Understanding the role of active microbes in soil may now be possible due to new technology

By Samantha Black, PhD, ScienceBoard editor in chief

June 24, 2019 -- Researchers use bioorthogonal non-canonical amino-acid tagging (BONCAT) to successfully isolate active microbes present in soil samples. These findings were published in Nature Communications by a team of scientists from the Department of Energy's Lawrence Berkeley National Laboratory (Berkeley Lab).

Soils are considered the last scientific frontiers and contain one of the most diverse microbial communities on Earth. Researchers at the University of Vienna note that microbial diversity requires redundancy in key processes which ensures ecosystem stability. Functional redundancy is embodied in non-active, dormant microorganisms can be recruited to participate in a given function upon resuscitation with environmental cues.

"In every gram of soil, there are billions of cells from tens of thousands of species that, all together, perform important Earth nutrient cycles,” said Estelle Couradeau, first author of the study. “They are the backbone of terrestrial ecosystems, and healthy soil microbiomes are key to sustainable agriculture. We now have the tools to see who these species are, but we don't yet know how they do what they do. This proof-of-concept study shows that BONCAT is an effective tool that we could use to link active microbes to environmental processes."

Direct observation of microbial populations is off the table, therefore microbiologists typically collect environmental samples and rely on indirect approaches such as DNA sequencing to characterize the communities. However, most of the commonly used techniques fail to differentiate active microbes from dormant ones or free-floating microbial DNA found in soil and sediment.

BONCAT as a novel approach derived from “click chemistry” by Nobel laureate and synthetic chemist K. Barry Sharpless in 2001. This method describes reactions that create only byproducts that can be removed without chromatography, are stereospecific, simple to perform and can be conducted in easily removable or benign solvents. BONCAT is used to detect the process of translation or protein modification in cells and can broadly be broken into two steps: labeling of newly synthesized proteins and tagging of azidohomoalanine- and homopropargylglycine-containing proteins.

In 2014, the U.S. Department of Energy (DOE) Joint Genome Institute (JGI), an Office of Science user facility managed by Berkeley Lab, collaborated with a Caltech lab to adapt BONCAT into a tool that could identify active, symbiotic clusters of dozens to hundreds of marine microbes within ocean sediment. With this new methodology, called BONCAT Fluorescent Activated Cell Sorting (BONCAT+FACS), detection of individual active microbes was possible.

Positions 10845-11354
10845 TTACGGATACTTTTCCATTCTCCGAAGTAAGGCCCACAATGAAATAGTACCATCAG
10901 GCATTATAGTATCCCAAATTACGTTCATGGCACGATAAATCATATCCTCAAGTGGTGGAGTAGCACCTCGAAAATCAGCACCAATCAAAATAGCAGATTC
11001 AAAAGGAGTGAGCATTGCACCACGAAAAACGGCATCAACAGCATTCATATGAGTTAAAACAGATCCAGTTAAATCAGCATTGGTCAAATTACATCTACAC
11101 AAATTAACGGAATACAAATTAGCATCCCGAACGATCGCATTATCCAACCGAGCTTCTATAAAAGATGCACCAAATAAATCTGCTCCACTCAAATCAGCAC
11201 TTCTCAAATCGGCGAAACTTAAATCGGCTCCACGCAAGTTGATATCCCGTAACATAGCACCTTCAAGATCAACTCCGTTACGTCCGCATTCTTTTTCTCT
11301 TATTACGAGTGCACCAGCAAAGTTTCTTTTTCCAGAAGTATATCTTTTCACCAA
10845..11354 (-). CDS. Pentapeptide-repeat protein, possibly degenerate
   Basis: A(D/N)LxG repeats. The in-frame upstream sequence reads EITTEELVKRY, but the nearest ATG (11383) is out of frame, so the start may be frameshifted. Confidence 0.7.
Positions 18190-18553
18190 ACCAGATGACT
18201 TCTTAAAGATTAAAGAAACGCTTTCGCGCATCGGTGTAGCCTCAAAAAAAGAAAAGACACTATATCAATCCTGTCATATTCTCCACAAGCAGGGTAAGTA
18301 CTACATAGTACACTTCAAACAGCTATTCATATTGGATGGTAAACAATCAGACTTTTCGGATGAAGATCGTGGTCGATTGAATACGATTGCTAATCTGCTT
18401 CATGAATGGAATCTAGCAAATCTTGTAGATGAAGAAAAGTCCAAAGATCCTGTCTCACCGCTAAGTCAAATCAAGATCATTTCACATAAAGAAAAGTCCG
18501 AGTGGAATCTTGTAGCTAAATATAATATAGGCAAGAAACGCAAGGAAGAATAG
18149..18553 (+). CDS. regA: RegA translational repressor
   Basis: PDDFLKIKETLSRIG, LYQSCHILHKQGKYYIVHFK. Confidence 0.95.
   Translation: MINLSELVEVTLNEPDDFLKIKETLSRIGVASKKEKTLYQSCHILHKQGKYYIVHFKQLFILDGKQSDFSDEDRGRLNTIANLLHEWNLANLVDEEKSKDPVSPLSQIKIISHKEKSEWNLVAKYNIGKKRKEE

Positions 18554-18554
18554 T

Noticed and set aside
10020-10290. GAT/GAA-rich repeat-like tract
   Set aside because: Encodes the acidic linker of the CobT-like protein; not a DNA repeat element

BONCAT+FACS allows scientists to sort single-cell organisms based on the presence or absence of fluorescent tagging molecules, which bind to a modified version of the amino acid methionine. When fluid containing the modified methionine is introduced to a sample of microbes, only those that are creating new proteins will incorporate the modified methionine into cells, which can then be detected.

"With BONCAT, we will be able to get immediate snapshots of how microbiomes react to both normal habitat fluctuations and extreme climate events - such as drought and flood - that are becoming more and more frequent," said Trent Northen, lead author and director of biotechnology for ENIGMA.

ENIGMA (Ecosystems and Networks Integrated with Genes and Molecular Assemblies) digs deeper into the inner-workings of soil microbiomes. ENIGMA's projects are a high priority for biologists and energy and Earth scientists not only because they help fill gaps in our knowledge of how the environment functions, but also because these fundamental insights could help applied scientists more effectively harness microbiomes to improve drought-resistance in crops, remove contaminants from the environment, and sustainably produce fuels and other bioproducts.

This new BONCAT technology could accelerate the development of a variety of other tools and techniques in agriculture and microbiology to help us understand the living world around us and work towards a sustainable future.


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